Elder financial exploitation has been a top concern for credit unions for many years, as credit unions were built upon the philosophy of protecting their members’ finances. On June 25, Ohio’s credit unions join the state in recognizing and opposing elder abuse, neglect, and financial exploitation.

The U.S. Census Bureau predicts that the number of Americans over 65-years-old will nearly double by 2050, growing from 43.1 million in the most recent census to 83.7 million. That creates new victims for those hoping to abuse or defraud the elderly.

Current studies suggest that 10% of seniors may suffer some form of abuse, neglect, or financial exploitation, according to a U.S. Department of Justice press release. Other studies show older adults may suffer billions in losses because of financial fraud. Credit unions make knowing their members a priority; thus, connections made at the teller-line put credit union in the position to know when something seems “off” or the older member seems worried or confused.

Mitchell J. Fallis, Chief Financial Officer for VacationLand Federal Credit located in Sandusky, Ohio, offers the following general steps to report elder financial fraud and/or exploitation for victims or those who suspect that a friend or loved one might be a victim.

  1. Collect Contact information of possible victim including name, address and phone number.
  2. Who is exploiting the elder?
  3. If you suspect it is the caregiver or family member, contact the local Adult Protection Services or local law enforcement
  4. If the exploitation is by public fraud or scams, report to the Ohio Attorney General at 1.800.282.0515.
  5. To report any other kind of elder abuse in Ohio, call the Ohio Department of Health at 1-800-342-0553 or visit http://ohiohopes.org/elder-abuse/reporting-and-how-to-report/.

5 signs of financial exploitation among the elderly

  • Lack of knowledge or confusion about major financial issues. 
    Be wary if a previously-sharp older person suddenly can’t remember making major transactions they allegedly authorized, including large withdrawals. If they have begun to experience diminished mental capacity, their finances should be monitored closely to prevent irrational spending. But the lapses could also be occurring because somebody has been acting fraudulently, forging signatures on withdrawal slips and stealing money from his or her account.
  • Sudden changes in financial situations. If an older person on a steady, fixed income suddenly can’t seem to pay their bills or afford the basics, a red flag should be raised among their family members and friends. At this time family and friends should make sure nobody is stealing or scamming money out of the elderly person’s accounts.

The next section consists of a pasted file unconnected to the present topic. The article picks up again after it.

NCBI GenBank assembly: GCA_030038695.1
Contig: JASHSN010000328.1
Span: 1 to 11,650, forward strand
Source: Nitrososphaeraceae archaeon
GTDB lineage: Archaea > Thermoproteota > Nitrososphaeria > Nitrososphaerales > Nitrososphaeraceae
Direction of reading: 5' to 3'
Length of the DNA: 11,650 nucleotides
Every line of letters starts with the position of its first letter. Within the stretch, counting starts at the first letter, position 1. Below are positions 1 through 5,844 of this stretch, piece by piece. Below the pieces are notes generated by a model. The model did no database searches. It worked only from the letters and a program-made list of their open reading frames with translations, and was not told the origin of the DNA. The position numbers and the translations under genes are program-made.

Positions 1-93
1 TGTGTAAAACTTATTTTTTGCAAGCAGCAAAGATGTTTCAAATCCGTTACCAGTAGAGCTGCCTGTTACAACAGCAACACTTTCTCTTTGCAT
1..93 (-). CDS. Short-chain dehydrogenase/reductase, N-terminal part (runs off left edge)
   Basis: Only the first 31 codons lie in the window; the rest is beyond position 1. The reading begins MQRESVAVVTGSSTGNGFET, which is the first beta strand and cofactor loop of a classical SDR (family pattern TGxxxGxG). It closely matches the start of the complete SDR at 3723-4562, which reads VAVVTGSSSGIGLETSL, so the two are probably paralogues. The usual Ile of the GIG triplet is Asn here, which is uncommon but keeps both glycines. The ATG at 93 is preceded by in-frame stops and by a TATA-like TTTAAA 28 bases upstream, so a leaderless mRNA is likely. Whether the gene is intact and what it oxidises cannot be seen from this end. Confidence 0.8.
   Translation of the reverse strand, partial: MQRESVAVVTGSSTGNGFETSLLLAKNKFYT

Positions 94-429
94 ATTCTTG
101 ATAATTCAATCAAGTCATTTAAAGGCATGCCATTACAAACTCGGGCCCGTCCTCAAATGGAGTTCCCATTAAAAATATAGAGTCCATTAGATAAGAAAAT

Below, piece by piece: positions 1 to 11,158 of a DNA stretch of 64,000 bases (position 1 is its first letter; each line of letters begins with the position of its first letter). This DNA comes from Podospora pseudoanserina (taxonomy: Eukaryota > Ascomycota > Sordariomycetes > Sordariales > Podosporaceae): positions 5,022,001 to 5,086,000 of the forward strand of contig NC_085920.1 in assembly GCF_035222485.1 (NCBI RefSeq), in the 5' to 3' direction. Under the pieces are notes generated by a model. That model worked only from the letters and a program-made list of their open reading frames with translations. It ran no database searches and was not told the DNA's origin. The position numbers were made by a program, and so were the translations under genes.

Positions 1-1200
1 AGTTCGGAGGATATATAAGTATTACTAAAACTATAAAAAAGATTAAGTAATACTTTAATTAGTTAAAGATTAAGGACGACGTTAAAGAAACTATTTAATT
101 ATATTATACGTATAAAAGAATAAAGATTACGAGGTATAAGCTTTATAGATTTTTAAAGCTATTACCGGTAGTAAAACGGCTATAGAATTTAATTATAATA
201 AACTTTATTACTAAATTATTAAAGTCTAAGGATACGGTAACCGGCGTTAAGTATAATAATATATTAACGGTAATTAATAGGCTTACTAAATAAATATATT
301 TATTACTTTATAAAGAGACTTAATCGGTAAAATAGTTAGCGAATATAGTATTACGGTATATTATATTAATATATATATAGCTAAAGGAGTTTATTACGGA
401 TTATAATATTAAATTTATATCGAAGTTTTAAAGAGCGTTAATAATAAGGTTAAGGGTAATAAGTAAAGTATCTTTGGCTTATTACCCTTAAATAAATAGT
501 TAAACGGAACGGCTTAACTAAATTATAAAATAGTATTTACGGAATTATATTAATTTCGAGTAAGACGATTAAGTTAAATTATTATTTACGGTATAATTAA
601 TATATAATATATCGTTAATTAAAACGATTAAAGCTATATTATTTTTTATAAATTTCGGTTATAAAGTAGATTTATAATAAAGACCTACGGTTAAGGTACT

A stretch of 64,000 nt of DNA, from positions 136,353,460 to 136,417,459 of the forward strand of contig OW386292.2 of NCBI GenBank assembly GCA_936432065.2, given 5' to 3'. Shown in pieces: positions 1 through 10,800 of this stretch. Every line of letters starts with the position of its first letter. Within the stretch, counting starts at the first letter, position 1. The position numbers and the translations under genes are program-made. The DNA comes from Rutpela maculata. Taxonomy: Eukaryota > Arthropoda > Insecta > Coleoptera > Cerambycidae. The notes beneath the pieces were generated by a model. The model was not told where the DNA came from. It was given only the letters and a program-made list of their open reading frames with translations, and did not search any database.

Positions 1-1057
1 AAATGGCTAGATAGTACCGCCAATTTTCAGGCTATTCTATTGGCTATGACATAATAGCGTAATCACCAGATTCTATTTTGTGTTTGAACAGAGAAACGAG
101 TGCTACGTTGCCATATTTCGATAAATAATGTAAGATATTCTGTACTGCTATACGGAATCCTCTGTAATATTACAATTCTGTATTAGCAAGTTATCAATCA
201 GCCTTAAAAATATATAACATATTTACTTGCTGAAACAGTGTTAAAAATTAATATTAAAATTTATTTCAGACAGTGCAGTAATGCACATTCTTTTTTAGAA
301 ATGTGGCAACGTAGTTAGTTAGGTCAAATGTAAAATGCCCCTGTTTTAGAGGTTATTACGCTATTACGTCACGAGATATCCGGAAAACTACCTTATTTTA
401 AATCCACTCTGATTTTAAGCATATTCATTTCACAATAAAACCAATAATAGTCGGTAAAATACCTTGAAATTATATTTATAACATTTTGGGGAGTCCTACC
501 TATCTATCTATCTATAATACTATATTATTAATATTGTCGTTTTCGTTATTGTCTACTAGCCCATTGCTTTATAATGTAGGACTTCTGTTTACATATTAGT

• Suspicious behavior by family members and/or close confidants. Unfortunately, family members and close friends are often the culprits when an elderly person is financially exploited. Other family members and confidants should become suspicious if a person especially close to the elderly person suddenly makes a lifestyle change, including driving a new car or quitting his or her job. It should also be considered suspicious if the family member constantly answers for the elderly person when questions regarding money arise.
  • Abrupt changes in will or other financial documents. Family members and friends should pay close attention if an elderly person makes an abrupt change to his or her will. Make sure he or she can explain why they made the change. Too often, elderly adults can be bullied or scammed into changing their wills and other financial paperwork by people they believe to be trustworthy.
  • Procuring services that aren’t necessary. Check into any person or company offering expensive services to an older person that don’t seem necessary. It’s possible that individual or entity might actual be preying upon the trusting nature of older adults, not performing a helpful service.

Learn how a credit union can help protect your money by visiting www.aSmarterChoice.org.

About The Ohio Credit Union League (OCUL)

With offices in Columbus, OCUL is a state trade association representing 276 credit unions and their 2.94 million members. Credit unions are not-for-profit financial institutions owned and democratically-controlled by their members. Ohio credit unions provide savings, loans, and other consumer financial services to their member-owners. To learn more, visit www.aSmarterChoice.org